Since this journey has begun, it has all been tumultuous, uncharted territory for us. And only occasionally do I feel like we’ve achieved some sense of normalcy or stability along our not uncommon road fighting a “typical” leukaemia.
Today, for the first time since Ned’s diagnosis, our boat was well and truly rocked. Emotions I’d thought were dealt with made a resurgence, and suddenly everything seemed shaky and uncertain again.
You see, during his general anaesthetic last week, Ned had some tests done, mostly to check his bone marrow and whether he had responded, as hoped, to the Induction phase of his chemotherapy regime. He was showing all the physical signs of responding well, and his neutrophils had recovered as predicted, so everything was looking favourable.
Today we got his results, which negated all of that. They showed that, although he has certainly responded well to the chemo thus far, it hasn’t been as “optimal” as hoped. Consequently, without any change to his current treatment or upcoming treatment protocols, he is at high risk of having a relapse in future.
He now faces a much more intensive next 5 months, with more grueling and “toxic” chemotherapy, and the possibility of needing to go to Melbourne for treatment and a bone marrow transplant (Lucy is our only option, so will be tested). This latter step will be dependent upon another bone marrow test in 4 weeks’ time (after 4 weeks of “high risk” treatment).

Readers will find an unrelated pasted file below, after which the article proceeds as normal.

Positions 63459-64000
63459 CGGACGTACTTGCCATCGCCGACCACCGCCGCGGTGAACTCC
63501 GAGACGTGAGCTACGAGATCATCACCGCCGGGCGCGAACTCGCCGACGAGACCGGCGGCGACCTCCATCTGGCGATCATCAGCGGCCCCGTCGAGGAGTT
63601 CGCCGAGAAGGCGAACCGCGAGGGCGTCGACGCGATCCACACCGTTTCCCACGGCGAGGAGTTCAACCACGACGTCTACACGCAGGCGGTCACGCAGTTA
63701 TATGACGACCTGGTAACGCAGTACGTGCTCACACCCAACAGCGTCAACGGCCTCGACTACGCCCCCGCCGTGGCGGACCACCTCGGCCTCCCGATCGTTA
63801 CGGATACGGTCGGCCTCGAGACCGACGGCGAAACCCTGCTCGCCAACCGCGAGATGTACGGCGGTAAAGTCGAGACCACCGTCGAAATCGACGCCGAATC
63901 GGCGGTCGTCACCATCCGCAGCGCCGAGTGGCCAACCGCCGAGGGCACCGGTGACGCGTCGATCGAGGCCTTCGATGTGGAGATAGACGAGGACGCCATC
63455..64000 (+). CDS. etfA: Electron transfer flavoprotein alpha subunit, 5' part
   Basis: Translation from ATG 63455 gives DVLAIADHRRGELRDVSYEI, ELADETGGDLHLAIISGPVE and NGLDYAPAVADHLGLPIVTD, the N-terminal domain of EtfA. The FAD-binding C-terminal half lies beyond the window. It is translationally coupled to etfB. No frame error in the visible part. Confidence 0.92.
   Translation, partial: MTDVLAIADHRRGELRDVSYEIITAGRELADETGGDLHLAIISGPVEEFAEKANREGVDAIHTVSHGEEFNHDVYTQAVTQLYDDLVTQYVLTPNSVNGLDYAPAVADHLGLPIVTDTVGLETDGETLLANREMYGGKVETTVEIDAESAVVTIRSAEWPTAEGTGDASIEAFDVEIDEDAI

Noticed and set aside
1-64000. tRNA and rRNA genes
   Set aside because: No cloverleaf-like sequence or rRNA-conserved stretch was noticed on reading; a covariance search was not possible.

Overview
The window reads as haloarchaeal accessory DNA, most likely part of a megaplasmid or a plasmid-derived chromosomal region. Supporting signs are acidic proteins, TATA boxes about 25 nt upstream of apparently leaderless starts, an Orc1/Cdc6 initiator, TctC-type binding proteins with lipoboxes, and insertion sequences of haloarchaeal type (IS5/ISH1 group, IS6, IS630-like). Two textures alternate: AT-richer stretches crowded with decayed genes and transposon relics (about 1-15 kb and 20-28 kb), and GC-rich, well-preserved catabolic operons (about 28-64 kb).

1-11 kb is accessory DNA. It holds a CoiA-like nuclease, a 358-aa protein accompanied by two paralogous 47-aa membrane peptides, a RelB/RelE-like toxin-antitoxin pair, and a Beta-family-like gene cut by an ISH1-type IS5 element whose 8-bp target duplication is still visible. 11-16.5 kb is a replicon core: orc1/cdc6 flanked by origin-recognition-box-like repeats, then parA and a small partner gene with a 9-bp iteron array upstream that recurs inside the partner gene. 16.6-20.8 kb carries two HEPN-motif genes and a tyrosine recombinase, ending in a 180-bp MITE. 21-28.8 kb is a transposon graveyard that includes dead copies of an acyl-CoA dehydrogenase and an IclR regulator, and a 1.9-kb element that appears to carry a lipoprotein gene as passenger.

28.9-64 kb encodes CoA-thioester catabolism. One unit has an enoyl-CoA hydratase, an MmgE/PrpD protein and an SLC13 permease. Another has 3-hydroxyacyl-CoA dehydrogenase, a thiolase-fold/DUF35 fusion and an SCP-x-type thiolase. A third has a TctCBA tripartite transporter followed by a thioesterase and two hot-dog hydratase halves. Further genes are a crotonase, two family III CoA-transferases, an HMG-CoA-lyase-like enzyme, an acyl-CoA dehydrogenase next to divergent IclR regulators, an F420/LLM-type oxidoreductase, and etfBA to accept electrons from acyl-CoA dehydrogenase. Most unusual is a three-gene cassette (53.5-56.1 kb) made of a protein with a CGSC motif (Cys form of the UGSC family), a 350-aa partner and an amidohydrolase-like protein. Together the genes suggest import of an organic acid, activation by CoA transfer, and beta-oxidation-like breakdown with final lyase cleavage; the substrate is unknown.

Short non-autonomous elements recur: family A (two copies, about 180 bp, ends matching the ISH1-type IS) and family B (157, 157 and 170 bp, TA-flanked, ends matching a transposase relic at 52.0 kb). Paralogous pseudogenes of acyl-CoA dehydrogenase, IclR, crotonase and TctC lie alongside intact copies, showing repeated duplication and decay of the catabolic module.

Suddenly we’re no longer tracking along the usual, “routine” leukaemia path anymore.
It’s definitely a low point for us… if one can get lower than having your child diagnosed with leukaemia in the first place. Seth and I both realise that there is the possibility of many hurdles along this journey, but we hadn’t expected them so soon, and to be perfectly honest, we feel like we were just starting to recover emotionally from that initial shock. I, personally, am drained. I just realised today how deplete my energy reserves are (early, I know), given the concurrent hugely heightened stress (from exams) and nausea (from the pregnancy) of the last few weeks. This next month of waiting for the follow-up test will need a lot of prayer and encouragement, I think!
Fortunately, we have Seth – a pillar of strength for our family, and my ever-forgiving, tolerant, endlessly-patient, kind and loving husband. And thankfully, our 8 years of marriage and friendship has steadied us for the trials and stresses ahead. But we’re aware of what challenges like these can do to families, to marriages, to sibling relationships, to mental health… So, for now, for the unknown ahead, for the lack of strength and energy we possess, for the horrendous chemical assault on Ned’s little body, we commit this journey to our Lord.